- To prevent future attacks based on quantum computers, NIST is pushing forward with standardization processes.
- One of the post-quantum cryptography candidates, “Supersingular Isogeny Key Encapsulation” was broken by a traditional system.
- The cracking process required so little computing power, it took only one hour with a 2013 model CPU, and the script was using only one core of it.
Quantum computers keep getting improved and some concerns about their security are rising as well. Additionally, due to their nature, they are very powerful brute-force machines against our traditional silicon-based systems. Because of those possible issues, authorities are trying to standardize its security features before quantum computing becomes more reachable and popular.
Ongoing standardization processes by NIST
One of those efforts is the Post-Quantum Cryptography Standardization process by the National Institute of Standards and Technology or NIST. During the standardization process by NIST, one of the algorithms which managed to reach the fourth round has been cracked by a traditional CPU.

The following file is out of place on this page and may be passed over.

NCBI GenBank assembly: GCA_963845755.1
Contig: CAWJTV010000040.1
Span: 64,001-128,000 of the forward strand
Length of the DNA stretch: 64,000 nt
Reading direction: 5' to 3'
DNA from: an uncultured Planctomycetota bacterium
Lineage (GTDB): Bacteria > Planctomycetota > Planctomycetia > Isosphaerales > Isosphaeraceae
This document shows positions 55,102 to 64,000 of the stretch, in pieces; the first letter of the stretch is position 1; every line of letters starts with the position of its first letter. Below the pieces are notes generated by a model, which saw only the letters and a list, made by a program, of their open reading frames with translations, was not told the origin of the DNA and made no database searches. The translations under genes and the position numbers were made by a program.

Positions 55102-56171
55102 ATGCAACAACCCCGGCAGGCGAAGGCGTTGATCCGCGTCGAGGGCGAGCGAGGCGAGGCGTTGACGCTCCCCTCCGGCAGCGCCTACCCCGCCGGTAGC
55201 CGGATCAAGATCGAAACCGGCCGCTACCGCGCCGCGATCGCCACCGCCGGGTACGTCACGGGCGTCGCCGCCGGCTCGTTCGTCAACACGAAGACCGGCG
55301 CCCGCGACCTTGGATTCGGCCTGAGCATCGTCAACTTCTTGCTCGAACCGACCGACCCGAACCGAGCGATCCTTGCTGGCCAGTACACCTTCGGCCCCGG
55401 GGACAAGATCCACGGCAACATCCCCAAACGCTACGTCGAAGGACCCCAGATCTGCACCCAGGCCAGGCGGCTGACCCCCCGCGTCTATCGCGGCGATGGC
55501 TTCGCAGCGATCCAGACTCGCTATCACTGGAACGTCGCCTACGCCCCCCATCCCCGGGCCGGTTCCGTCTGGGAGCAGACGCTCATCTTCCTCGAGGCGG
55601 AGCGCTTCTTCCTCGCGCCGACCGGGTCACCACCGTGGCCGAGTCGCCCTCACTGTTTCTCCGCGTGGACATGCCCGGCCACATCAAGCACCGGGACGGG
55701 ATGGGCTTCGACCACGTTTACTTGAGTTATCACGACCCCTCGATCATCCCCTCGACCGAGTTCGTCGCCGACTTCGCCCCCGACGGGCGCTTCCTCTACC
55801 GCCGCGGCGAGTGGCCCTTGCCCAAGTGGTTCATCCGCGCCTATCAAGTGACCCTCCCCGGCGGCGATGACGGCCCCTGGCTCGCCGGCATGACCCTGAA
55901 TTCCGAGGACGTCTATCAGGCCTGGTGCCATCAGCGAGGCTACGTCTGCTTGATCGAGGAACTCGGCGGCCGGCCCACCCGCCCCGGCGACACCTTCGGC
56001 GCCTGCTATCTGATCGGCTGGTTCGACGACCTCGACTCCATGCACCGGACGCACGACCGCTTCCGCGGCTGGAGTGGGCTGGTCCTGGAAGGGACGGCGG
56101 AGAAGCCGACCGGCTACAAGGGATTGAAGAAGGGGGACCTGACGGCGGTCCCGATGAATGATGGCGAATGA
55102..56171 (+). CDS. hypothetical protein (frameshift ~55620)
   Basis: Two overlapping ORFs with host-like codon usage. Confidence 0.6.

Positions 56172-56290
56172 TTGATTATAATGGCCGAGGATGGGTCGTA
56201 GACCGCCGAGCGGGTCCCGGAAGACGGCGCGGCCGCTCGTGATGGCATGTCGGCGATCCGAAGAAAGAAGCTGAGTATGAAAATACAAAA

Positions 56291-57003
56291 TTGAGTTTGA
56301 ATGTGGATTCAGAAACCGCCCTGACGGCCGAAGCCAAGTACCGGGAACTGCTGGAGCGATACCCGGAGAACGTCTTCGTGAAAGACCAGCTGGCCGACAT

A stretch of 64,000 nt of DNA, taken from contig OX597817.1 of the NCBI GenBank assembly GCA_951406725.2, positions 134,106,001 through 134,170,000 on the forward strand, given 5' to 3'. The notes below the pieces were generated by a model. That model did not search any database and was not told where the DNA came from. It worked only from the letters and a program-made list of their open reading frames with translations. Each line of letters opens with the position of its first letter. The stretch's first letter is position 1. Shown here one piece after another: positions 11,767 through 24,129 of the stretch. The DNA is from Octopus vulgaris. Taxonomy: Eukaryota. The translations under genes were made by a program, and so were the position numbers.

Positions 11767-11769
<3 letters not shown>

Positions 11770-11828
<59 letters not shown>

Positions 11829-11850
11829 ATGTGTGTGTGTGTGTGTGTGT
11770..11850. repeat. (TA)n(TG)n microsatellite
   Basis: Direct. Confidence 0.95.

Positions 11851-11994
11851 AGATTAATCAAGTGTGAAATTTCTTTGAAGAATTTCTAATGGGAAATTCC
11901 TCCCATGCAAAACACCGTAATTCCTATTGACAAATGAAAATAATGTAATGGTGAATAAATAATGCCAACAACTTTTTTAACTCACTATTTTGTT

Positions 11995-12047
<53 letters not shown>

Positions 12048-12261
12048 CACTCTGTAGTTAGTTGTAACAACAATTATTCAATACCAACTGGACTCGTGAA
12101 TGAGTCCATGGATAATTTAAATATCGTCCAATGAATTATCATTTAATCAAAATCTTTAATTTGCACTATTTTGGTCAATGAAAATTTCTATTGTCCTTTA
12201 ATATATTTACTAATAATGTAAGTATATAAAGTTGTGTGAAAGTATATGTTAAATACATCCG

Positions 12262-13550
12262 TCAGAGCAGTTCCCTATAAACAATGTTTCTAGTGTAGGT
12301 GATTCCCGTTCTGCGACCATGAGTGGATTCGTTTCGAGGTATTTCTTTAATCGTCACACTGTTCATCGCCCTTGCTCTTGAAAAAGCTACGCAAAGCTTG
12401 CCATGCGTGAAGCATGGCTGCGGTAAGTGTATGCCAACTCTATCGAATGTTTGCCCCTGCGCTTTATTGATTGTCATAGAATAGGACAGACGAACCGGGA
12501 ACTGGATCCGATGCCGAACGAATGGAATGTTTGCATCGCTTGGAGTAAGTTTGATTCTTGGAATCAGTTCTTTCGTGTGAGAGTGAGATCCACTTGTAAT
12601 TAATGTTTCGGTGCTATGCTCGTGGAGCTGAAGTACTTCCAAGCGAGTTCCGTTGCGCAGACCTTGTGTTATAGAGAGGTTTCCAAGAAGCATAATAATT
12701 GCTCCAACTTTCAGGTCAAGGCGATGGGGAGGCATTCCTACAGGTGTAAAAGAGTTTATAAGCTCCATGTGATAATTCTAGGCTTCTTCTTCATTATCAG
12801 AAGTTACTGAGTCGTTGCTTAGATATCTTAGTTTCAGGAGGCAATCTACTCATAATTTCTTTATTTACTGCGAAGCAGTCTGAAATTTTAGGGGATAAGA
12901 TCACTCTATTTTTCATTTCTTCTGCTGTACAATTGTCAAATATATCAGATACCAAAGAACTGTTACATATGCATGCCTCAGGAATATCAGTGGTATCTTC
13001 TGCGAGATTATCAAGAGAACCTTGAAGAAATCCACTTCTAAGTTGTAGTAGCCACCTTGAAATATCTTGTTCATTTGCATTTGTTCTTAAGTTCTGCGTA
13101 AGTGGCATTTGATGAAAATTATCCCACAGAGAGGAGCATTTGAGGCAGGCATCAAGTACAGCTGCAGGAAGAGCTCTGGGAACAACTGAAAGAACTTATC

This algorithm is named Supersingular Isogeny Key Encapsulation, SIKE, and it was actually broken by a CPU with very low computing power, Intel Xeon E5-2630v2. It is a six-core, 22 nm CPU that was released in 2013; the code that breaks SIKE was running on a single core of it. The KU Leuven researchers summarized the incident as follows:
« We present an efficient key recovery attack on the Supersingular Isogeny Diffie-Hellman protocol (SIDH), based on a “glue-and-split” theorem due to Kani. Our attack exploits the existence of a small non-scalar endomorphism on the starting curve, and it also relies on the auxiliary torsion point information that Alice and Bob share during the protocol. Our Magma implementation breaks the instantiation SIKEp434, which aims at security level 1 of the Post-Quantum Cryptography standardization process currently run by NIST, in about one hour on a single core. »
One of the biggest collaborators for the SIKE algorithm is Microsoft. Currently, many researchers looking for ways to provide better security against quantum-based attacks for both quantum and traditional systems.